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Oxford Companion to Food

Oxford Companion to Food

By Alan Davidson

Published 2014

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persimmon or American persimmon Diospyros virginiana, a fruit which used to be valued in eastern N. America but is now little eaten, partly because it has been eclipsed by a superior relative from the Orient, the kaki (D. kaki). The date plum (D. lotus) is another close relative.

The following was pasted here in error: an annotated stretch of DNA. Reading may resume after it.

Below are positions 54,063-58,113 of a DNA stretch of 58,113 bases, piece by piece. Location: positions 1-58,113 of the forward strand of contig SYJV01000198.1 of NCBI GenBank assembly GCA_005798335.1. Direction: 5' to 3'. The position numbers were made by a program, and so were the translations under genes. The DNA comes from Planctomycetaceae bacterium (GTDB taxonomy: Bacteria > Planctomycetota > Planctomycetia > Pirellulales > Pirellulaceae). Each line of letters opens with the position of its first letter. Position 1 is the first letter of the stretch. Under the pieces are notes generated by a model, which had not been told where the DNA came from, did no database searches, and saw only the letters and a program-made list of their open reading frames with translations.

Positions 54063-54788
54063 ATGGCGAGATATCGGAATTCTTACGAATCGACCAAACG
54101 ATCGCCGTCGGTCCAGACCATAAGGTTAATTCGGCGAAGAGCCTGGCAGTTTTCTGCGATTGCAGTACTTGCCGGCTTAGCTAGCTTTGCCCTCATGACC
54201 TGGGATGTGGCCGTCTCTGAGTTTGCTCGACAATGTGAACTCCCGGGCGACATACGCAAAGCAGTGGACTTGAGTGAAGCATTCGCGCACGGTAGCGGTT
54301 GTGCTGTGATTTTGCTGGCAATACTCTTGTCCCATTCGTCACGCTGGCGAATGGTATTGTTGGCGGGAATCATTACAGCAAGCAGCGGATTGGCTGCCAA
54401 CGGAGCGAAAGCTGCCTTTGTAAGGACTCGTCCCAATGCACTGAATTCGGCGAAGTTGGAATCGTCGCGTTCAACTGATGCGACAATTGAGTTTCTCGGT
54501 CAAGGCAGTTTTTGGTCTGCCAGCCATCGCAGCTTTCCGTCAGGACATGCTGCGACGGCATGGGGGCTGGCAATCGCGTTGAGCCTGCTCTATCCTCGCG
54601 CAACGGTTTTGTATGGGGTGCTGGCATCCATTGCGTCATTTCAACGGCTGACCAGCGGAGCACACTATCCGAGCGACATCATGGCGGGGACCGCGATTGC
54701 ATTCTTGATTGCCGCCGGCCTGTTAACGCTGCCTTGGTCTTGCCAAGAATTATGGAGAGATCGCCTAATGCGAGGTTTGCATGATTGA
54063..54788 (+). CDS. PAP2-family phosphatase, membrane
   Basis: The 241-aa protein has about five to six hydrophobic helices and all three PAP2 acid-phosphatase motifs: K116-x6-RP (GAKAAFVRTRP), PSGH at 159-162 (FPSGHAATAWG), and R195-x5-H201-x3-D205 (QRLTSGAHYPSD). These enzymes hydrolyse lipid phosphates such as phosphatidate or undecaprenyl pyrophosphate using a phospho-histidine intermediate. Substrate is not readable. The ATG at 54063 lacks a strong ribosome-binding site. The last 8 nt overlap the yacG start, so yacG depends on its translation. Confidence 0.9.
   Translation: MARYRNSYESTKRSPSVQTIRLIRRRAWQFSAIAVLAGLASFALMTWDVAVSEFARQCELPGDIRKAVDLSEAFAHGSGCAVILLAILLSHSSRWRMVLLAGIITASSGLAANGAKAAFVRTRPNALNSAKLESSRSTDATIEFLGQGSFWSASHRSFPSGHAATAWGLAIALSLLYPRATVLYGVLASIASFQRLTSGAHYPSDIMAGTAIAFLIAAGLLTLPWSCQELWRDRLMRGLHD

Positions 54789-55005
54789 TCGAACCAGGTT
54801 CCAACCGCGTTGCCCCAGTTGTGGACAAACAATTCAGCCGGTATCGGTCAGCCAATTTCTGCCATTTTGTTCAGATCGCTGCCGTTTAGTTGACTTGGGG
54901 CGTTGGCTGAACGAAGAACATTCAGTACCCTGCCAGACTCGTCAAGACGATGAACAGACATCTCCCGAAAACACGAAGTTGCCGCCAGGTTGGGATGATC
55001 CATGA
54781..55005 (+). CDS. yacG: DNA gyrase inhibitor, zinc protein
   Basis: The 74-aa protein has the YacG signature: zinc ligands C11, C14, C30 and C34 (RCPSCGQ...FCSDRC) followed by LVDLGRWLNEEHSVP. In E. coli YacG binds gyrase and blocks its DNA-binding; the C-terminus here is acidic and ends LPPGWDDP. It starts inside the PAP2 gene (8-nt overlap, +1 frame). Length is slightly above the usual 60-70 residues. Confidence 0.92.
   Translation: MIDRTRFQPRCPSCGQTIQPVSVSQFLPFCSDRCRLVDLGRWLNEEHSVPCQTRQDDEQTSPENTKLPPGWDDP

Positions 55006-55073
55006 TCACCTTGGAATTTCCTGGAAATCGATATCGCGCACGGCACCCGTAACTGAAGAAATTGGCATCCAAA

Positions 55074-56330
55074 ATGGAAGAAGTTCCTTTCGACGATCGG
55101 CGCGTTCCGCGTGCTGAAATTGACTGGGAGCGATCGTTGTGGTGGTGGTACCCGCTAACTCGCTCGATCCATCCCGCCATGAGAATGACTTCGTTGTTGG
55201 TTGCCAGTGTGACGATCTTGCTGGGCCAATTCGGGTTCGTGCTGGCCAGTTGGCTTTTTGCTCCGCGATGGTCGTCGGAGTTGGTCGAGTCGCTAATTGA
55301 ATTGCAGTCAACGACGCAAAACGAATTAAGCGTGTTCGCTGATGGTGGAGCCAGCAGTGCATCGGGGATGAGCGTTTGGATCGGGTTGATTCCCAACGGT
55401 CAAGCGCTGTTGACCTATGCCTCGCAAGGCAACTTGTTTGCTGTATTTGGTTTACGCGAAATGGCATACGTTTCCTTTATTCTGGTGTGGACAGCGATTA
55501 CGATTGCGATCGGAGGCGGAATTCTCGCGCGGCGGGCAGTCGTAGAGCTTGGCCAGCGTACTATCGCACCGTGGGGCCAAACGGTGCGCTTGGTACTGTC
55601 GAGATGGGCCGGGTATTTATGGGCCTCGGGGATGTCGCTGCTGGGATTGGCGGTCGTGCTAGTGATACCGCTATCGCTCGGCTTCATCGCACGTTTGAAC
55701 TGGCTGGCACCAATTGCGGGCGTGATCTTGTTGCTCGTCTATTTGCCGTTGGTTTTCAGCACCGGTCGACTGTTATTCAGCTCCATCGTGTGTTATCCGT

The name persimmon comes from ‘putchamin’, a phonetic rendering of the name used by the American Indians of the Algonquin tribe. They ate them when they were ripe and had fallen from the tree and dried them to be eaten in the winter. The first European to write about the fruit was probably the Spanish explorer Don Fernando de Soto, who learned about it from the Indians of Florida in 1539. Captain John Smith, in the 17th century, likened it to the medlar, noting: ‘if it be not ripe it will drawe a mans mouth awrie with much torment; but when it is ripe, it is as delicious as an Apricock.’ Ripe persimmons were eaten by the settlers, or used in puddings, breads, preserves, etc. But the production of persimmon (or ‘simmon’) beer and wine and other alcoholic drinks was an equally important use.